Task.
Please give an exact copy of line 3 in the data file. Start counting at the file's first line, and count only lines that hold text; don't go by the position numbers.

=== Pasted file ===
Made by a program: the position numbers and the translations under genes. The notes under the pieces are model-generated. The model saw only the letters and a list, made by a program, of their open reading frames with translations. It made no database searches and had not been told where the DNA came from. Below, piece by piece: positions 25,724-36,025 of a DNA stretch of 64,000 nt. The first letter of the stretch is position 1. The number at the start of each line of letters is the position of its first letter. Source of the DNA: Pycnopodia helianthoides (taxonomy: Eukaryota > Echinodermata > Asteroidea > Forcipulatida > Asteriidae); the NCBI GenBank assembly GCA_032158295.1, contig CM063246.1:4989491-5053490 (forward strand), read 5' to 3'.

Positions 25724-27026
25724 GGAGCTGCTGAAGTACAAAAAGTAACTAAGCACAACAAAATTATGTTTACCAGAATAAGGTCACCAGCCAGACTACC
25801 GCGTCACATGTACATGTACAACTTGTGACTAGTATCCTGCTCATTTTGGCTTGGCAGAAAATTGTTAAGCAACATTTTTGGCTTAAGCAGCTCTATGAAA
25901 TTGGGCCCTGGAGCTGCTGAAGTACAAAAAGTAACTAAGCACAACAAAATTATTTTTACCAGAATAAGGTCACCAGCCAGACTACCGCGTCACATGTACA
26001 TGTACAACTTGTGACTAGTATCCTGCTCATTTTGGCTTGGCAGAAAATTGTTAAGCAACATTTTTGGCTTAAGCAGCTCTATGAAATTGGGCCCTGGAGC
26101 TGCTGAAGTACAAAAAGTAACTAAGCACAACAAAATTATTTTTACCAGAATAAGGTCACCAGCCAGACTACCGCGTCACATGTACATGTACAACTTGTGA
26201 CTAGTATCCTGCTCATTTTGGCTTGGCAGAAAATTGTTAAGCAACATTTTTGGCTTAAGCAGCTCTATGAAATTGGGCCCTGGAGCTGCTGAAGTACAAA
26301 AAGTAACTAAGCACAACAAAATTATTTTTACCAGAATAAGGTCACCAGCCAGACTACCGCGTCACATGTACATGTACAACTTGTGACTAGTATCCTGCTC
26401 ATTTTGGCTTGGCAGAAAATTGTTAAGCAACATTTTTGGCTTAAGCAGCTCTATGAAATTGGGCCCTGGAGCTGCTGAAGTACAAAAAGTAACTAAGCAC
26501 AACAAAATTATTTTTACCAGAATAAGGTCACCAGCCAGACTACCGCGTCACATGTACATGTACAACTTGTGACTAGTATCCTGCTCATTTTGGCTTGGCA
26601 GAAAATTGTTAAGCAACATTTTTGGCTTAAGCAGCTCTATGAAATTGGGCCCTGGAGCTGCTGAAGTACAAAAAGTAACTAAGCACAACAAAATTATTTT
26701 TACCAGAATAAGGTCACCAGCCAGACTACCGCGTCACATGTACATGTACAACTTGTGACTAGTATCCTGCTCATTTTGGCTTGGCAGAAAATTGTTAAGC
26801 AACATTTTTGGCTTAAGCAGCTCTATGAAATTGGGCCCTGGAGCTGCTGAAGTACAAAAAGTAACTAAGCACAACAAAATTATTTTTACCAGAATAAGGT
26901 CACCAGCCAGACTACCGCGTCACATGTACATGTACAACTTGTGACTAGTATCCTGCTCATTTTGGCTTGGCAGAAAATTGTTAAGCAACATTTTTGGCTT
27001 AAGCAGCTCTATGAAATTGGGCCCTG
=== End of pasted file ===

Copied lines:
25724 GGAGCTGCTGAAGTACAAAAAGTAACTAAGCACAACAAAATTATGTTTACCAGAATAAGGTCACCAGCCAGACTACC